In Albuquerque, there is this fast food chain called Teriyaki Chicken Bowl. We called it TCB. It’s not a New Mexican thing, really, but they are all over Albuquerque. We went there a lot for lunch. It wasn’t anything fancy: just some chicken, broccoli, carrots, and cauliflower in a delicious sauce over rice. There was no ambiance or decor. Just a bit of chicken, vegetables and rice in a bowl. TCBs were always packed at lunchtime. You usually had to wait in line to get your bowl.
I haven’t been to Albuquerque in years, but I still remember the taste of that chicken.
When my son and I went to California last month, my friend served us this Teriyaki Chicken. My son loved it, and when we got home, he asked me to make Teriyaki Chicken. I was so excited that he was asking for something besides pizzas and burgers.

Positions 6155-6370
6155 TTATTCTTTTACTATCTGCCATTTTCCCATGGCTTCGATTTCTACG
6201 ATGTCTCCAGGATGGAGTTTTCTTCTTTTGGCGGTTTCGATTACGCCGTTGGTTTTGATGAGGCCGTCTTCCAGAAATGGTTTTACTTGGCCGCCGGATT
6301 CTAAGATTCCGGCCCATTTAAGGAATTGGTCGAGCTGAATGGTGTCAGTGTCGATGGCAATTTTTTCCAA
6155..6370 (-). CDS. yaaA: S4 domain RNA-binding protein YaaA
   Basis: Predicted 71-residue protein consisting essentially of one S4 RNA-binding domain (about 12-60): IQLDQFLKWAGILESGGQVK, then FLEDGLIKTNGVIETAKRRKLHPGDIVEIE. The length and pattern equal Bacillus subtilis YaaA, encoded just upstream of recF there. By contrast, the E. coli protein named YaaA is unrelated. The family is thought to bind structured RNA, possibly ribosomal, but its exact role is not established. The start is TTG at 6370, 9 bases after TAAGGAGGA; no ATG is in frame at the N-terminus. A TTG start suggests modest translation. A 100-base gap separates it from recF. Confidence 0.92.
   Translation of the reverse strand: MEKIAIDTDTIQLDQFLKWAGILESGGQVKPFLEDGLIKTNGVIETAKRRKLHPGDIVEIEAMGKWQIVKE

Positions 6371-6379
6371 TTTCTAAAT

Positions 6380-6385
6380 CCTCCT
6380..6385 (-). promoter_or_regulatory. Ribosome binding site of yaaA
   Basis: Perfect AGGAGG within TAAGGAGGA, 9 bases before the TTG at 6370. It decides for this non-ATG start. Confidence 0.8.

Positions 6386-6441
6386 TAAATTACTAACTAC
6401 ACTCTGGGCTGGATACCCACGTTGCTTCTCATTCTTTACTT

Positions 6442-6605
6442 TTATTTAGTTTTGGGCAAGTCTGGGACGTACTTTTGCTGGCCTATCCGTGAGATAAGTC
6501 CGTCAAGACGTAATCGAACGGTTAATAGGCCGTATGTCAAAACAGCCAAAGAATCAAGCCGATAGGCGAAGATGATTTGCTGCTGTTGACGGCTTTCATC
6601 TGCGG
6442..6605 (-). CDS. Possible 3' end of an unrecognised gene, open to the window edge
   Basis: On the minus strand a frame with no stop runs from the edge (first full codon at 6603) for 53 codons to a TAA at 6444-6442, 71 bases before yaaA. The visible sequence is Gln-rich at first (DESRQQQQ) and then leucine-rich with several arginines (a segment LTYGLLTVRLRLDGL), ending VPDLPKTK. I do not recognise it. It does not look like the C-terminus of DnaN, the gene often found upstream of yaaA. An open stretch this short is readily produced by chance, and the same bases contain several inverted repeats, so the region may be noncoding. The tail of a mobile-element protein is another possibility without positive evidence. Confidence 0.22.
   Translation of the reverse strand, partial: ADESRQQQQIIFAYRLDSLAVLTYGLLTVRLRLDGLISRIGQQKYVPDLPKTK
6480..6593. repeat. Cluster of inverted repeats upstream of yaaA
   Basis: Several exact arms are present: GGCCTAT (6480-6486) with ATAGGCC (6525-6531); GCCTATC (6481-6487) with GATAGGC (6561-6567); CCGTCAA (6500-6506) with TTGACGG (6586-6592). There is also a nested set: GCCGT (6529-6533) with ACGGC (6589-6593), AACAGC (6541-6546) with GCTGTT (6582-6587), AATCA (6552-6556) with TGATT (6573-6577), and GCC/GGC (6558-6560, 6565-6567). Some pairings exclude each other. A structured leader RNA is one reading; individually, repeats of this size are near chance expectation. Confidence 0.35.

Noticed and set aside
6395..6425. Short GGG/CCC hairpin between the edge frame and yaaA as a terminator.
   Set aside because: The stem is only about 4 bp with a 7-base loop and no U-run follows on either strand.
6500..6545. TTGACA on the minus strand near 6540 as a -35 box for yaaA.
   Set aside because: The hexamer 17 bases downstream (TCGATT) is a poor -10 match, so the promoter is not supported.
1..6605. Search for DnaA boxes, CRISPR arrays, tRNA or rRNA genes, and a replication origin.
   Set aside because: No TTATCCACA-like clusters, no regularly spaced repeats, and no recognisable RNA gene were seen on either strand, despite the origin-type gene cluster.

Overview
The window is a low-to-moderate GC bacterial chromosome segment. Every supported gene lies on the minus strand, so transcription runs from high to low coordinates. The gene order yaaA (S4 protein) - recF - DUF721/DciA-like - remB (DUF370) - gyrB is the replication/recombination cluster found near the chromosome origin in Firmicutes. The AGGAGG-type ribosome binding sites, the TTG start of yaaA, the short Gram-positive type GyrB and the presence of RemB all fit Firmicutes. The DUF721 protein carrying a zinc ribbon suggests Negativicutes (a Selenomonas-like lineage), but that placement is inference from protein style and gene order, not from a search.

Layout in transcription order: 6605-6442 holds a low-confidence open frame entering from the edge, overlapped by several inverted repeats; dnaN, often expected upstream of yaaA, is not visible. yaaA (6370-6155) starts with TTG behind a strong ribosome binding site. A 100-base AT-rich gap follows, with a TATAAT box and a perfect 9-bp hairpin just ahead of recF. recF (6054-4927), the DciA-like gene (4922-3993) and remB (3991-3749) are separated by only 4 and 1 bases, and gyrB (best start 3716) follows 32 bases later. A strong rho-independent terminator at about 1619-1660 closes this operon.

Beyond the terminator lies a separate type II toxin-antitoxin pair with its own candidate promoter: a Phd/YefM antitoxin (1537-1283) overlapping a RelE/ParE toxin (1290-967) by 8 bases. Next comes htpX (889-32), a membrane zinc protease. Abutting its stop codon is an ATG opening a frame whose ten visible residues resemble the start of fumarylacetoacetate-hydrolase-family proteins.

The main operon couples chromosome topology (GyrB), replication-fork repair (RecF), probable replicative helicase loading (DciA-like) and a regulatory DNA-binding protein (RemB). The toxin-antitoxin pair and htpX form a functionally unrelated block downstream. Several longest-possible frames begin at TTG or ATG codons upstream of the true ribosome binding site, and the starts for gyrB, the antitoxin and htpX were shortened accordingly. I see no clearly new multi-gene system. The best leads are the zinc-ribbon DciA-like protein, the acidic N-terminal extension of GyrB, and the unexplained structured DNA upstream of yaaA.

I found lots of recipes for Teriyaki Chicken and there were so many variations on the recipe … some were really complicated, some were overly simple. I settled on one I found at Itsy Bitsy Foodies. It seemed about right to me. And when I added the steamed broccoli and carrots, to me, it transported me right back to TCB.
Teriyaki Chicken with Basmati Rice, Broccoli and Carrots
Adapted from Itsy Bitsy Foodies
For the marinade:
- 1/4 cup soy sauce
- 3 Tbsp honey
- 2 Tbsp rice vinegar
- 2-3 cloves garlic, chopped fine
- 2 tsp ginger, shredded (You can substitute 1 1/2 tsp ground ginger but fresh ginger is SO much better.)
- 1-2 Tbsp oil
- About 5 drops of sesame oil
- 7 chicken thighs, trimmed of excess fat, and cut into large chunks